Republican candidate for the U.S. Senate, Gabriel Gomez, center, celebrates with supporters as he makes his way to the stage to address an audience with a victory speech at a watch party, in Cohasset, Mass., Tuesday, April 30, 2013. Gomez won his primary bid for the Republican nomination to contest a U.S. Senate seat, defeating Republican hopefuls Michael Sullivan and Dan Winslow. (AP Photo/Steven Senne)AP2013
On the one hand, U.S. Senate hopefuls Gabriel Gomez and Edward Markey seem to be making compromises with each other regarding, for instance, whether to have another debate and releasing tax returns.
On the other hand, the campaign to succeed former Sen. John Kerry, a Democrat, in the Senate is getting nastier.
In a recent interview with National Public Radio, Gomez, a Republican, referred to his opponent, a Democrat and long-time congressman, as “pond scum.”
"...For him to be as dirty and low, pond scum, like to put me up next to bin Laden, he’s just gotta be called what he is. It’s that simple.”
- Gabriel Gomez
That followed a new Gomez campaign ad assailing Markey for his recent campaign video showing Gomez’s face next to that of Osama bin Laden and saying that Gomez does not want to ban high-capacity magazines "like the ones used in the Newtown school shooting."
In the NPR interview, Gomez responding to Markey’s ad attacking him.
“I don’t think there’s anything more offensive,” Gomez said. “You know I’ve got four young kids, and they gotta sit there and gotta see an ad with their dad — who served honorably, talk to anybody I served with — whether as a pilot or as a SEAL, anybody I worked with. And for him to be as dirty and low, pond scum, like to put me up next to bin Laden, he’s just gotta be called what he is. It’s that simple.”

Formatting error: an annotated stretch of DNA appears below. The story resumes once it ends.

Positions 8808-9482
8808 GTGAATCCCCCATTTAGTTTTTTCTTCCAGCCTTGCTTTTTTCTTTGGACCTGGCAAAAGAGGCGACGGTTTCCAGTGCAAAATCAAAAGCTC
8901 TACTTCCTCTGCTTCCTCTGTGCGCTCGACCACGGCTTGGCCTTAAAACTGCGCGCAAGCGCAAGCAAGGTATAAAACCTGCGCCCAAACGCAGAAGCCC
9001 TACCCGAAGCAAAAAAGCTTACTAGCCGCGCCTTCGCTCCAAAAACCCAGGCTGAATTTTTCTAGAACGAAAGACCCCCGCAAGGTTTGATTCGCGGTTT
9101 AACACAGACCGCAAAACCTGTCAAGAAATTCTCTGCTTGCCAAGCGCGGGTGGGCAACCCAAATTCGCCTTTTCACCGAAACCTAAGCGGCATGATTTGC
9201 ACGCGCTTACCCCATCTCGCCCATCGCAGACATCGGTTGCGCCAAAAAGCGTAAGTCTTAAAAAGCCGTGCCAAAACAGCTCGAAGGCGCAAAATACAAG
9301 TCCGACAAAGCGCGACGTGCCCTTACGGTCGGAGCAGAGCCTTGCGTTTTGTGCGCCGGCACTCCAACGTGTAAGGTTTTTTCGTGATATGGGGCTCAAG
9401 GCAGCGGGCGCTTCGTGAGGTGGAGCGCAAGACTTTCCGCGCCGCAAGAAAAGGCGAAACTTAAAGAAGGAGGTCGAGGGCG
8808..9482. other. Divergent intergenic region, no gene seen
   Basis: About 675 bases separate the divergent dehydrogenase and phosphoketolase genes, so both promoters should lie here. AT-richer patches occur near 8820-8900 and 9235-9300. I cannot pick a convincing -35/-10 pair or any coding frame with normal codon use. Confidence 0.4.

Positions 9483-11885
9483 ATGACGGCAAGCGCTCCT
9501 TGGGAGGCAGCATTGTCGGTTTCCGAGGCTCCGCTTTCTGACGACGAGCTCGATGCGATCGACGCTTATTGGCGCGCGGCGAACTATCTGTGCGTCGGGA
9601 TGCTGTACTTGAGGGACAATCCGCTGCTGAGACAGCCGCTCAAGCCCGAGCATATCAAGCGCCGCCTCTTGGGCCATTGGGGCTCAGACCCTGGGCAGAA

Meanwhile, Markey has agreed to release several years of his tax returns.
A spokesman for Markey said he will release the returns on Friday going back to 2005. That's more than Gomez, who released several years of tax returns during the Republican primary.
Gomez and state Republican leaders had ramped up pressure on Markey to release his returns.
Also, Markey and Gomez have agreed to another televised debate in their race for the state's special U.S. Senate election.
The June 18 debate is being sponsored by a Boston media consortium.
The two candidates have already agreed to a televised June 5 debate sponsored by WBZ-TV and The Boston Globe.
Both candidates have said they want at least three debates, but have wrangled over the details.
The special senate election is June 25.
The Associated Press contributed to this report.